So it was that Henry Paulson came up with an idea... the 'teaser freezer' plan. The ARM teaser freezer is being sold to the public as a way to protect homeowners. But it has another purpose, says a reporter from the San Francisco Gate, to help save the banks from their own bad judgment.
"The ticking time bomb in the U.S. banking system is not resetting subprime mortgage rates," says an article at SF Gate about the ARM teaser freezer plan. "The real problem is the contractual ability of investors in mortgage bonds to require banks to buy back the loans at face value if there was fraud in the origination process.
"And, to be sure, fraud is everywhere. It's in the loan application documents, and it's in the appraisals. There are e-mails and memos floating around showing that many people in banks, investment banks and appraisal companies - all the way up to senior management - knew about it.
"The catastrophic consequences of bond investors forcing originators to buy back loans at face value are beyond the current media discussion. The loans at issue dwarf the capital available at the largest U.S. banks combined, and investor lawsuits would raise stunning liability sufficient to cause even the largest U.S. banks to fail, resulting in massive taxpayer-funded bailouts of Fannie and Freddie, and even FDIC.
"The problem isn't just subprime loans. It is the entire mortgage market. As home prices fall, defaults will rise sharply - period. And so will the patience of mortgage bondholders. Different classes of mortgage bonds from various risk pools are owned by different central banks, funds, pensions and investors all over the world. Even your pension or 401(k) might have some of these bonds in it.
"Ultimately, the people in these secret Paulson meetings were probably less worried about saving the mortgage market than with saving themselves. Some might be looking at prison time. As chief of Goldman Sachs, Paulson was involved, to degrees as yet unrevealed, in the mortgage securitization process during the halcyon days of mortgage fraud from 2004 to 2006.
"Paulson became the U.S. Treasury Secretary on July 10, 2006, after the extent of the debacle was coming into focus for those in the know. Goldman Sachs achieved recent accolades in the markets for having bet heavily against the housing market, while Citigroup, Morgan Stanley, Bear Sterns, Merrill Lynch and others got hammered for failing to time the end of the credit bubble.
"Goldman Sachs is the only major investment bank in the United States that has emerged as yet unscathed from this debacle. The success of its strategy must have resulted from fairly substantial bets against housing, mortgage banking and related industries, which also means that Goldman Sachs saw this coming at the same time they were bundling and selling these loans.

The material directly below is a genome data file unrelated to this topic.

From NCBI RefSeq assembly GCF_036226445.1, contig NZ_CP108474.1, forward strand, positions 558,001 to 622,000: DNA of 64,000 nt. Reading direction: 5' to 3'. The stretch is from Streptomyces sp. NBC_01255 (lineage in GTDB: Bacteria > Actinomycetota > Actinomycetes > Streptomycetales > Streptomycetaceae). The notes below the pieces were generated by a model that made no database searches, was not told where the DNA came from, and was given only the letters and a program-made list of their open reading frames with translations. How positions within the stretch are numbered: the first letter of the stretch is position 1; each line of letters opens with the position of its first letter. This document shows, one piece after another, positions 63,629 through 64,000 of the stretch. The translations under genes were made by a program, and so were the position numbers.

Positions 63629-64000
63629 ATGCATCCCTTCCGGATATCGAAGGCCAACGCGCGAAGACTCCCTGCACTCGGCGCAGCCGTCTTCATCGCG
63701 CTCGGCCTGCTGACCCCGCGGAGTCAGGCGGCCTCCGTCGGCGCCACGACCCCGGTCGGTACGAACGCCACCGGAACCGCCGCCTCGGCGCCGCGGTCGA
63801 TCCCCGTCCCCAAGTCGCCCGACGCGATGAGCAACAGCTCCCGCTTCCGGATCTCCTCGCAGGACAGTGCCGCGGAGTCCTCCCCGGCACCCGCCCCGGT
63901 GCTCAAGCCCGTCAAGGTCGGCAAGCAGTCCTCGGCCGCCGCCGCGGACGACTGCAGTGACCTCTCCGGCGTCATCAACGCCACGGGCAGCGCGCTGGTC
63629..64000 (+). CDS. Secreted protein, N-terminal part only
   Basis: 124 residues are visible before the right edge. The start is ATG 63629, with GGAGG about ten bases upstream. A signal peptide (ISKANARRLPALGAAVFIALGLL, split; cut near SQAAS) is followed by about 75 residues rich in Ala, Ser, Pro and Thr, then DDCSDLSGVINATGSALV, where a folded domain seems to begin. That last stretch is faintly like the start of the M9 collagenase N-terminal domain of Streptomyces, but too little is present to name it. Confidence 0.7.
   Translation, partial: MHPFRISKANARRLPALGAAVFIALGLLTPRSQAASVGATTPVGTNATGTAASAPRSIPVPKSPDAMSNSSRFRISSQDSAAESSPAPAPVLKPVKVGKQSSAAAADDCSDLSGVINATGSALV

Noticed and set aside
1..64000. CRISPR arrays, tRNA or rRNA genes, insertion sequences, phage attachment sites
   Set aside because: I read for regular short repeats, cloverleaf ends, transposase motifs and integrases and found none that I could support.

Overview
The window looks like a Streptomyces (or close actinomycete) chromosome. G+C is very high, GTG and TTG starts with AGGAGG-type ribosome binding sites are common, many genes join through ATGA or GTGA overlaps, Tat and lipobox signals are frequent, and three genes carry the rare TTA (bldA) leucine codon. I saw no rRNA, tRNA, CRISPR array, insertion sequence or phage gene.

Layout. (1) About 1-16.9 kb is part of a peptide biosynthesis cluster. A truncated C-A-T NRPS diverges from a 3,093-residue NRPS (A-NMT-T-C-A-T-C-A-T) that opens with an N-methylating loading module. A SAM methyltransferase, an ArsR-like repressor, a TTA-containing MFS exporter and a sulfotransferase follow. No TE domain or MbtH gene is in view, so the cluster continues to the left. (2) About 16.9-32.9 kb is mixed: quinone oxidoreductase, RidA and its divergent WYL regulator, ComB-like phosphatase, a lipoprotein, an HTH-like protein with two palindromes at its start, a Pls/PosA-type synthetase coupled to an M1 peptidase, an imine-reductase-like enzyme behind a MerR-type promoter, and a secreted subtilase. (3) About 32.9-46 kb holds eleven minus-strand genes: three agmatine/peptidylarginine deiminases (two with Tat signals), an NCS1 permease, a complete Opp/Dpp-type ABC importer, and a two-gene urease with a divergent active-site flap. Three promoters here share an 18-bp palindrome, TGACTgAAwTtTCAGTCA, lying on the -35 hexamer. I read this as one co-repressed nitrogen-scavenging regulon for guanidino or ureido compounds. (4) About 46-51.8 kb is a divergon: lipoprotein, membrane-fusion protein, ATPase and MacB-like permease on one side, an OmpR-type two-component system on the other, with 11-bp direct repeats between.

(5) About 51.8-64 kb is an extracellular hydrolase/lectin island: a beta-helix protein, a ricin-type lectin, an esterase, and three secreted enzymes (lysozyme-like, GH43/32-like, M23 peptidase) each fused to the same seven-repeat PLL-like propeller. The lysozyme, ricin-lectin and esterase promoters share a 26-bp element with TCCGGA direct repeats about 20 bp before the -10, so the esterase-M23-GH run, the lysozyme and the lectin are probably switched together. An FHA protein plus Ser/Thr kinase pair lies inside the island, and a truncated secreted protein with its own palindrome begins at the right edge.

"It is truly amazing that right now everyone in the country is deferring to Paulson and the heads of Countrywide, JPMorgan, Bank of America and others as the best group to work out a solution to this problem. No one is talking about the fact that these people created the problem and profited to the tune of hundreds of billions of dollars from it."
Hmmm... does this sound like another government official that we know? If our dear readers will recall, Dave, over at the Desidooru Saloon reported a similar story - about the Vice President of the United States.
Apparently, Kiplinger's magazine had done some digging around in the financial disclosure forms that Cheney and his wife filled out in 2006 and found some pretty interesting stuff.
Kiplinger's reports: "Vice President Dick Cheney's financial advisers are apparently betting on a rise in inflation and interest rates and on a decline in the value of the dollar against foreign currencies."
"Let's examine just that first sentence in light of recent events," says Dave. "The Vice President's own investment portfolio is structured in a way to benefit from the rampant inflation and precipitous drop in the dollar brought about in part by his own stated economic philosophy that 'deficits don't matter.'"
Looks like there's a new "Tricky Dick" in town...
The Daily Reckoning Australia
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About the Author
Best-selling investment author Bill Bonner is the founder and president of Agora Publishing, one of the world's most successful consumer newsletter companies. Owner of both Fleet Street Publications and MoneyWeek magazine in the UK, he is also author of the free daily e-mail The Daily Reckoning.